Monday, May 11, 2015
Anyone Who Rejects Idolatry is Considered a Jew (Megilah 13a and others)
Thought this was interesting. Found it over at http://daattorah.blogspot.com/2008/05/shavuos-ii-whoever-rejects-idolatry-is.html.
Megila(13a): R’ Yochanon said that Mordechai did in fact come from the tribel of Binyamin. So why was he called “a Jew” [which implies that he was from the tribe of Yehudah]? Because he rejected idolatry since anyone who rejects idolatry is called a Jew [even though he isn’t from the tribe of Yehudah] as we see in Daniel (3:12):“There are certain Jews whom you have set over the affairs of the province of Babylon, Shadrach, Meshach, and Abed-Nego; these men, O king, have not regarded you; they serve not your gods, nor worship the golden image which you have set up.”
Meiri(Megila 13a): Whoever rejects idolatry is as if he accepted the entire Torah. Whoever raises an orphan in his house is as if he gave birth to the orphan.
Mahari Bruno((#135): There was an incident with a person who took an oath not to play with any Jew. R’ Isserlin was asked whether he could play with an apostate (mushuad)? He was allowed to since an apostate is not called a Jew. Even though Sanhedrin (44a) states that a sinner is still consdiered to be Yisroel – nevertheless he is not called a Jew and therefore the oath doesn’t apply. A proof for this is that Rashi (Sanhedrin 44a) explains the term Jew based on the Megila (13a) that whoever rejects idolatry is called a Jew. Therefore an apostate who rejects the G‑d of Israel and accepts idolatry is not called a Jew.
Rabbeinu Bachye(Devarim 8:1): Our Sages (Shavuos 29a) teach that whoever rejects idolatry is as if he acknowledges the entire Torah and whoever acknowledges idolatry is as if he rejected the entire Torah.
R' Ezriel Hildsheimer(Y.D. 1:259): Question: Is a person called a Jew based upon Megila (13a) that whoever rejects idolatry is called a Jew? Answer: This is one of the statements which causes great destruction amongst us. It is obviously not so. Heaven forfend that one should understand this statement literally...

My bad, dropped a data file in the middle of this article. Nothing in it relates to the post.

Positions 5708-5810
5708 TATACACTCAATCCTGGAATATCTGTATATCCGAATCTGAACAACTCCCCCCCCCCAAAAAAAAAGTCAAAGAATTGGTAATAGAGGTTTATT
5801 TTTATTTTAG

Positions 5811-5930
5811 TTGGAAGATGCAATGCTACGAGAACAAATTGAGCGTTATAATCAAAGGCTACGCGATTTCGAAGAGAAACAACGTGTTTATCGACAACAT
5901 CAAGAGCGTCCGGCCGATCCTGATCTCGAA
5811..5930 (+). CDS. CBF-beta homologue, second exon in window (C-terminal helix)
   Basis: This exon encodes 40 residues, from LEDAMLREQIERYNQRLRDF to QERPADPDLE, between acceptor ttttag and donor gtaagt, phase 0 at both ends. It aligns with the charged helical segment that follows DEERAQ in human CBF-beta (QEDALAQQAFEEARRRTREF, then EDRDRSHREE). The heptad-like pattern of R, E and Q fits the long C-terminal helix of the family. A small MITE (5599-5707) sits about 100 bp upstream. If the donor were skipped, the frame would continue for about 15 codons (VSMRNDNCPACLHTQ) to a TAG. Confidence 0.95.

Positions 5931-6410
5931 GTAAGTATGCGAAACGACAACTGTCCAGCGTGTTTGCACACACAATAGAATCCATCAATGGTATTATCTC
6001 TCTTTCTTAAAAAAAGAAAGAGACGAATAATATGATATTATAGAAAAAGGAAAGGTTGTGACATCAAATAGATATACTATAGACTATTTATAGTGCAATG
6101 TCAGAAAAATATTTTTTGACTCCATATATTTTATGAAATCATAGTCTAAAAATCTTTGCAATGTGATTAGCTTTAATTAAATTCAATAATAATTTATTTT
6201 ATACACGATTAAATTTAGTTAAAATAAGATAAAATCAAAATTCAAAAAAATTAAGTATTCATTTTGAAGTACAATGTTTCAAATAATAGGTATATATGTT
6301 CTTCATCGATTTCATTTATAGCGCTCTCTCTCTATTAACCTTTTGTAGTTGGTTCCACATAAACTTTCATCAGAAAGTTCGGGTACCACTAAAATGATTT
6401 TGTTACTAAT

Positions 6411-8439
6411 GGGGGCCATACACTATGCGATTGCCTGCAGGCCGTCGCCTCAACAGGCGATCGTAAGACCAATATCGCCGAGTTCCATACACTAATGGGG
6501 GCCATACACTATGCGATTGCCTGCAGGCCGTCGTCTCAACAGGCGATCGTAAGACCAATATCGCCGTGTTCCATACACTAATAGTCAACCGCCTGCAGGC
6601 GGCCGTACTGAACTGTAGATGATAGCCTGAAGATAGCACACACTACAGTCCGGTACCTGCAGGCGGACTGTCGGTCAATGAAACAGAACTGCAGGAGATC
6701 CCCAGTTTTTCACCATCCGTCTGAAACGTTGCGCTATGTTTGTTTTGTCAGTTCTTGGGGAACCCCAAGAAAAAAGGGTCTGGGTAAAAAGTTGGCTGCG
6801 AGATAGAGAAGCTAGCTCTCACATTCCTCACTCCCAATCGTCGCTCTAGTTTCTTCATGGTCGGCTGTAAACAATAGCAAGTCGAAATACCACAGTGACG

Yad Ramah (Sanhedrin 19b): Calev ben Yefunah’s wife was called a Jewess even though she was the daughter of Pharaoh – but since she rejected idolatroy she was called a Jewess. This principle is learned from Daniel (3:12): “There are certain Jews [members of the tribe of Yehuda – Rashi- whom you have set over the affairs of the province of Babylon, Shadrach, Meshach, and Abed-Nego; these men, O king, have not regarded you; they serve not your gods, nor worship the golden image which you have set up.” This verse indicates that whoever rejects idolatry is called a Jew.
Rambam(Hilchos Avodas Kokovim 2:4): The commandment prohibiting idolatry is as significant as all the other mitzvos. This is learned from Bamidbar (15:22): And if you have erred, and not observed all these commandments, which the L‑rd has spoken to Moses, We have a tradition that this verse is talking about idolatry. Therefore we learn from this verse that whoever agrees with idolatry denies the entire Torah as well as all the prophets and all that is written in the prophets from Adam until the end of the world (Bamidbar 15:23). Similarly one who rejects idolatry agrees with the entire Torah and all the prophets and all that which was commanded by the prophets from Adam until the end of the world. Thus it is the foundation of all the mitzvos.
Posted by Peter at 2:54 PM